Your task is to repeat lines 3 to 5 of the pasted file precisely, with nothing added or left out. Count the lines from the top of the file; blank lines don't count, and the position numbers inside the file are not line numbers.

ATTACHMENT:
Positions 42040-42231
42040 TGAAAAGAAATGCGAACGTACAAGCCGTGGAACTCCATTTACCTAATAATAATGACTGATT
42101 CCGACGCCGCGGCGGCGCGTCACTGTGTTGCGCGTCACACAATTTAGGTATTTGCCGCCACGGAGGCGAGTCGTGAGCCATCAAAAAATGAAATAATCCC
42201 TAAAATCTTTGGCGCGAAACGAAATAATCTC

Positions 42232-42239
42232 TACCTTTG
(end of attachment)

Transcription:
42101 CCGACGCCGCGGCGGCGCGTCACTGTGTTGCGCGTCACACAATTTAGGTATTTGCCGCCACGGAGGCGAGTCGTGAGCCATCAAAAAATGAAATAATCCC
42201 TAAAATCTTTGGCGCGAAACGAAATAATCTC

Positions 42232-42239